Is there any sort of Southern-themed bread basket (i.e. biscuits or cornbread)?

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This months Washingtonian had a really long article on the birthing of this restaurant. As Washingtonian articles go, it was quite interesting. The amount of research (and eating) that went into designing the dishes Chef Moscatello is serving is amazing. Now to find out if the food matches the article.

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Can you talk a bit more about the decor/vibe of the restaurant? Is it more casual or upscale?

I stopped by on Wednesday for an early dinner, and it was packed: a 90-minute wait for the deck, tables were booked, and the bar area was full and terribly understaffed. I ended up leaving without so much as getting a drink order taken - if it's 70-degrees and sunny at dinnertime, make sure you call ahead before just showing up.

Cheers,

Rocks.

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Oh good, I am glad there is a thread on Indigo Landing. I have been wondering about this place and am thinking of trying it in a couple of weeks.

Can you talk a bit more about the decor/vibe of the restaurant? Is it more casual or upscale?

Is there any sort of Southern-themed bread basket (i.e. biscuits or cornbread)?

would say the restaurant is more on the casual side. The bread basket was a highlight it included; biscuits, corn muffins, and ham crackers...all good. They served the bread with a round disc of butter with honey in the center.

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I have reservations for Friday night. The restaurant's web site does not yet have a menu posted. Anyone take a shot of it with their camera phone, or know where it's posted online?
I found a menu here: www.heatherfreeman.com
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Thank you! Looks like I'll have to order carefully because so many of the dishes incorporate pork, but a couple of things look appealing.
You might want to read the Washingtonian article before you go if you have a problem with pork. It's a predominant theme in Southern and especially in Low Country cooking. It's a flavor agent for about 90% of Low Country food.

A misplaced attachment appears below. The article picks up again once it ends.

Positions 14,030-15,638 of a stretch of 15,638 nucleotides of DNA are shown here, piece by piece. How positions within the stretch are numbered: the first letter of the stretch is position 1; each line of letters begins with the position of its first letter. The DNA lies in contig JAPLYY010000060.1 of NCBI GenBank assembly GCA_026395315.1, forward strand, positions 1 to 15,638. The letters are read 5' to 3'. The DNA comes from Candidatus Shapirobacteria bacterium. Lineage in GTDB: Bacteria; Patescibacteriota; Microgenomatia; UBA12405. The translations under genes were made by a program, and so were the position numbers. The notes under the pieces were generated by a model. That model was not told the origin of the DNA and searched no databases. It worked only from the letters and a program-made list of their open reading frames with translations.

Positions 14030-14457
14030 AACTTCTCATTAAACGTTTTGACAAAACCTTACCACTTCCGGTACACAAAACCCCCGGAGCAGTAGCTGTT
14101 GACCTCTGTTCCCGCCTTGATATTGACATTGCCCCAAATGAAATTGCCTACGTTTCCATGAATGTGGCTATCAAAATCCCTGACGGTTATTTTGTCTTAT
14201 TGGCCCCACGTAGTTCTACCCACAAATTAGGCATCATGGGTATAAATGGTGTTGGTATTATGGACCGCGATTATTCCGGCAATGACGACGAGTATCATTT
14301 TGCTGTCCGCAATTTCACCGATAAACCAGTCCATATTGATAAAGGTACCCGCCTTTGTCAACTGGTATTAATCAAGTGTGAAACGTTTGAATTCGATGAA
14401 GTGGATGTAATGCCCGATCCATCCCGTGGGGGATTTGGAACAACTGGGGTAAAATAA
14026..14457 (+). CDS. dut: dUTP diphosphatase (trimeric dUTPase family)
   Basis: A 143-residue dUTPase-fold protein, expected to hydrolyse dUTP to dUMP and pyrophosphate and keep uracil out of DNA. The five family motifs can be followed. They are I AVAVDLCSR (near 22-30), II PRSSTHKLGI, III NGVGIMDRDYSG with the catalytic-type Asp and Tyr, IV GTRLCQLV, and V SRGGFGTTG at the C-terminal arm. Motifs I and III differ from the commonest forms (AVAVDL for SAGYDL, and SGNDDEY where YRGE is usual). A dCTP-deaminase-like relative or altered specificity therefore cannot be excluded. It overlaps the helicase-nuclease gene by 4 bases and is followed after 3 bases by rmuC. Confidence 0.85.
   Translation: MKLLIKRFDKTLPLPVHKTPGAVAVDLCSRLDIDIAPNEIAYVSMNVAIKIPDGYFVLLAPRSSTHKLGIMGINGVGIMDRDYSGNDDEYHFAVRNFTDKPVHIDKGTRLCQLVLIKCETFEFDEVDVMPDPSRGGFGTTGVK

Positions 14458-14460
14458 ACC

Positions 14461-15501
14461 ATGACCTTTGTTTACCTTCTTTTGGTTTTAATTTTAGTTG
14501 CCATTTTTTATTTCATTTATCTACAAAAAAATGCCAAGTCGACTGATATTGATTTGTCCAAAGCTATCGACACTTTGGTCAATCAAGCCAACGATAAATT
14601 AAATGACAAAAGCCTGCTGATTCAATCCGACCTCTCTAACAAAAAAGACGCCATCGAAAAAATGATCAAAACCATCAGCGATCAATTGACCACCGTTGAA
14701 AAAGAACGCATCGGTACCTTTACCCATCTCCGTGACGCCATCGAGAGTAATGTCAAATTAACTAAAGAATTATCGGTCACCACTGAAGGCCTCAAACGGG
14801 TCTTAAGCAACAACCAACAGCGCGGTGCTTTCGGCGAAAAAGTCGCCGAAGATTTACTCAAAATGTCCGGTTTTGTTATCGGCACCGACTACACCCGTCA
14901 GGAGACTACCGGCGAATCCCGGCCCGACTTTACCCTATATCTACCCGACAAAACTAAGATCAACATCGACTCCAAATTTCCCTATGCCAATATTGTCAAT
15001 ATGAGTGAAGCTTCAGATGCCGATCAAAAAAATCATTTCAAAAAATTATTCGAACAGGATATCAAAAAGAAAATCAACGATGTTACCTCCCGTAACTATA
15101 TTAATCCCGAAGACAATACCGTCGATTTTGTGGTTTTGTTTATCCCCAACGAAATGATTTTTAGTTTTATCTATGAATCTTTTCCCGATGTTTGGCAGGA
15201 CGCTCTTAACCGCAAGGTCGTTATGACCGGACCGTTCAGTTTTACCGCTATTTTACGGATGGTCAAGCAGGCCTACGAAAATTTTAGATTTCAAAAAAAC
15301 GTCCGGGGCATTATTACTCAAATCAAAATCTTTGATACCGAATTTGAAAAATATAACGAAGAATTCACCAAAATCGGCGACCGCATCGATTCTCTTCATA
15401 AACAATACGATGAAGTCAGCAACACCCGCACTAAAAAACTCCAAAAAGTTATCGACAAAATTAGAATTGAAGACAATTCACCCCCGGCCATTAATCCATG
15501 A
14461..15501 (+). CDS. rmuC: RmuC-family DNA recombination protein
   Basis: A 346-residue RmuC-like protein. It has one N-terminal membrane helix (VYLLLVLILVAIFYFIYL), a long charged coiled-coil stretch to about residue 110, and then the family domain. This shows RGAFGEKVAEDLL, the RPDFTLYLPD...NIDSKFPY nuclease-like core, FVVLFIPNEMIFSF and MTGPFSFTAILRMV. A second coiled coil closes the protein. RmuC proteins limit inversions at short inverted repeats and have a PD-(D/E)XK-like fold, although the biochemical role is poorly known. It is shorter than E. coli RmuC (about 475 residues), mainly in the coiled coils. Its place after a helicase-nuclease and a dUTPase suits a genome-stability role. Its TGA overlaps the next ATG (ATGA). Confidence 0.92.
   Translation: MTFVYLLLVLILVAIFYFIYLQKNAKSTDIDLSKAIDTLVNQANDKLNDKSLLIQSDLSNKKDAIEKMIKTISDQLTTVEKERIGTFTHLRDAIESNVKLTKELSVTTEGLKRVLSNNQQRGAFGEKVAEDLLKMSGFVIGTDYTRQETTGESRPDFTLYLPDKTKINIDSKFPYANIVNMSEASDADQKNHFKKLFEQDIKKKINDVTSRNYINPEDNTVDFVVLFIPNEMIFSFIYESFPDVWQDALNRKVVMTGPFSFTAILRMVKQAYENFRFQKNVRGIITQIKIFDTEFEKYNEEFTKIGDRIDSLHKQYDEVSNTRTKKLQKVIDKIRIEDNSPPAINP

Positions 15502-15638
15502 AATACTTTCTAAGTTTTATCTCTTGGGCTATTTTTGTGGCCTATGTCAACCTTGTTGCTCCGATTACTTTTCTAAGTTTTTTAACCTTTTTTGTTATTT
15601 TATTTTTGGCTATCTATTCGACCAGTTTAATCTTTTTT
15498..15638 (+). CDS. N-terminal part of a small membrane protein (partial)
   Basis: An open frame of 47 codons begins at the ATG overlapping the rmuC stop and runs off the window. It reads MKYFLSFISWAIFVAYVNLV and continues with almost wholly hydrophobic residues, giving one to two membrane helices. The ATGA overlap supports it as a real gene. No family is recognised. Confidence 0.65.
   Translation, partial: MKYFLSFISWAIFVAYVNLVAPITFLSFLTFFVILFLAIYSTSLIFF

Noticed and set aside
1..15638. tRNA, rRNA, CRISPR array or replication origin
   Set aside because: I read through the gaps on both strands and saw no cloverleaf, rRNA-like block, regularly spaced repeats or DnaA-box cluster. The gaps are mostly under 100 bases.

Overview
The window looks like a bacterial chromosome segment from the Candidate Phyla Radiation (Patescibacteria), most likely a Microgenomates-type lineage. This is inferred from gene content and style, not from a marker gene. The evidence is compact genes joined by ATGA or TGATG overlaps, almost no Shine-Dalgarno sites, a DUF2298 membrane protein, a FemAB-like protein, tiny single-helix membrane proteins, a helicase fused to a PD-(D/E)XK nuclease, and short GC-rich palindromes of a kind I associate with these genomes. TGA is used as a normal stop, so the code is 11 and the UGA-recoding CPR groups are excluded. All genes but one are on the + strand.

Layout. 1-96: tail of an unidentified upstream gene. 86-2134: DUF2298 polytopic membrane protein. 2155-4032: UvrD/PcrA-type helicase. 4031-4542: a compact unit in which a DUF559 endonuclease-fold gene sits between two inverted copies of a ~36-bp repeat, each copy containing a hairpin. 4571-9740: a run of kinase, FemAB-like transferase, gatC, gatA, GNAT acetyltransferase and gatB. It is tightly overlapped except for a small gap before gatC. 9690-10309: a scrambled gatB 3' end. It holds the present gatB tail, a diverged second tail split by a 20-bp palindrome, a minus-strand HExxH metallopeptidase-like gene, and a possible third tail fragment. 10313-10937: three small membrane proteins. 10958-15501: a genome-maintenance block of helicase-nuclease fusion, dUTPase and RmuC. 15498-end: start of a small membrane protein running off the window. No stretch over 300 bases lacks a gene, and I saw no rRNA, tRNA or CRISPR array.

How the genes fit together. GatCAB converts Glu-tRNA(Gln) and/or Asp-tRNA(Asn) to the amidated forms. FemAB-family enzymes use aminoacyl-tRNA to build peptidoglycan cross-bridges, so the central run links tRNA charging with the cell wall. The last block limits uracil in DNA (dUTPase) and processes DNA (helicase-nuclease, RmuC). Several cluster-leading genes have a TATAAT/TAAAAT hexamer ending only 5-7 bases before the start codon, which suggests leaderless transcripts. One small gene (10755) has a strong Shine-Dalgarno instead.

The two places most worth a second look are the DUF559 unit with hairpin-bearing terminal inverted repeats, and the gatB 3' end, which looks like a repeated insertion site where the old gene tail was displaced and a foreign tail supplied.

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You might want to read the Washingtonian article before you go if you have a problem with pork. It's a predominant theme in Southern and especially in Low Country cooking. It's a flavor agent for about 90% of Low Country food.
Thanks, Escoffier. As you recommended, I read the article in Washingtonian, and while it mentioned that the chef went out of his way to have one dish on the menu that did not use pork at all, I don't want to be so limited in my options. Further, everything else, including the biscuits, salad dressings, etc., would be suspect, and I don't feel like navigating the menu like it's a minefield. So I'll avoid the potential problems by trying another restaurant. Thanks again.
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If Memorial Day lunch is any indication, it’s possible to have a very good meal at Indigo Landing. Your odds of doing so, however, improve dramatically if you carry it there yourself. The restaurant’s deck overlooks a small, grassy hill with an old shade tree; drop $10 at your local grocer’s and grab a blanket. You’ll get the river and the D.C. skyline view, but you’ll come out far ahead on food.

Indigo Landing is just south of D.C., but it could be in any town along the southern shore. The decor is Florida Keys meets yacht club, underscored, at least at lunch, by a loud, Jimmy Buffet-style soundtrack. “I could fetch the hats from the car,” mused the woman before us at the hostess stand. A comforting Virginia twang rolled out of her tightly stitched face: We didn’t have to see the hats to know that they were large and floppy, practical, and probably pink. She wanted to eat on the deck, where umbrellas have been ordered but not yet arrived; her companion talked her into the air-conditioned dining room instead.

We had no hats. The music was dreadfully loud. We took the full sun.

Outside, a family sat in the shade of an enormous, gnarled tree, their picnic spread upon the blankets. Further down, a man silently cast his fishing line into the softly lapping Potomac; his wife, clad in a white shirt and white visor, sat beside him on a fold-up chair. We ordered one entree, shrimp and grits, as basic as low-country gets, and sides of fried green tomatoes, oyster pie, and foie hush puppies.

Biscuits arrived first, served in cutsy colanders and accompanied by a plate of butter with a thick dab of honey in the middle. We grabbed a biscuit each and were delighted to find they were flaky, soft, warm, and very, very good. “This place has potential,” I sighed, staring out at the water, the Washington Monument towering in the distance. Iced-tea hit the table, painfully sweet in Hillvalley’s glass; painfully bitter in my unsweetened one. “Is this sugared?” I asked, my face crinkling. Hillvalley tasted. “Nope. This is sugared,” handing hers over. Different, but equally wretched. We added the lemons and drank, pouting slightly with each sip. How do you screw up iced-tea? Hillvalley ordered a second glass before finishing the first, hoping something went wrong in the first pitcher.